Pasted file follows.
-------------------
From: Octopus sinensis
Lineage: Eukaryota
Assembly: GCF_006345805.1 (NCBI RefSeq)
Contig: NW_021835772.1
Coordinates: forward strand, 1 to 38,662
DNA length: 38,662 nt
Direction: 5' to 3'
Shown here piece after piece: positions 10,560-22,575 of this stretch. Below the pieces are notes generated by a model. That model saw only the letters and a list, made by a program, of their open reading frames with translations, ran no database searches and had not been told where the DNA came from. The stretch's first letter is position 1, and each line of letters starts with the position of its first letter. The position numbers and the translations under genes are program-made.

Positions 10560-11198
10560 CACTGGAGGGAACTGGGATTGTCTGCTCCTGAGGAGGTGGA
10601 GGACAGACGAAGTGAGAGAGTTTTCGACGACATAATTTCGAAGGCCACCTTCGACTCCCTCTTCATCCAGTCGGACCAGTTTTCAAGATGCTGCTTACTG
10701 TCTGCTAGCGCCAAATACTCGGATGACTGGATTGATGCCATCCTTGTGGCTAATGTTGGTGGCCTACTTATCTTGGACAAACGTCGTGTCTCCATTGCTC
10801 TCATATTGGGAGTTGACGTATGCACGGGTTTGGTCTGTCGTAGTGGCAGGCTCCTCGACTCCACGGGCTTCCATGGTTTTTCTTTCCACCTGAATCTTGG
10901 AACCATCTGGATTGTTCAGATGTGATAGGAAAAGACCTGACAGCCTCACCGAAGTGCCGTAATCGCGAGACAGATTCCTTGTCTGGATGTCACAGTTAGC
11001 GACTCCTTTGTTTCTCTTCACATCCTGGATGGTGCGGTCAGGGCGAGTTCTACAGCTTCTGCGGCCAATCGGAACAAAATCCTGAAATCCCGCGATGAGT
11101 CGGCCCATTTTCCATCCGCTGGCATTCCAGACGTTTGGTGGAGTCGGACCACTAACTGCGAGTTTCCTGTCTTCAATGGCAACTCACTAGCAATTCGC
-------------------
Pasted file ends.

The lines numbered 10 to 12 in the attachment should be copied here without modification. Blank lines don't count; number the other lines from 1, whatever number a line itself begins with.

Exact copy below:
10560 CACTGGAGGGAACTGGGATTGTCTGCTCCTGAGGAGGTGGA
10601 GGACAGACGAAGTGAGAGAGTTTTCGACGACATAATTTCGAAGGCCACCTTCGACTCCCTCTTCATCCAGTCGGACCAGTTTTCAAGATGCTGCTTACTG
10701 TCTGCTAGCGCCAAATACTCGGATGACTGGATTGATGCCATCCTTGTGGCTAATGTTGGTGGCCTACTTATCTTGGACAAACGTCGTGTCTCCATTGCTC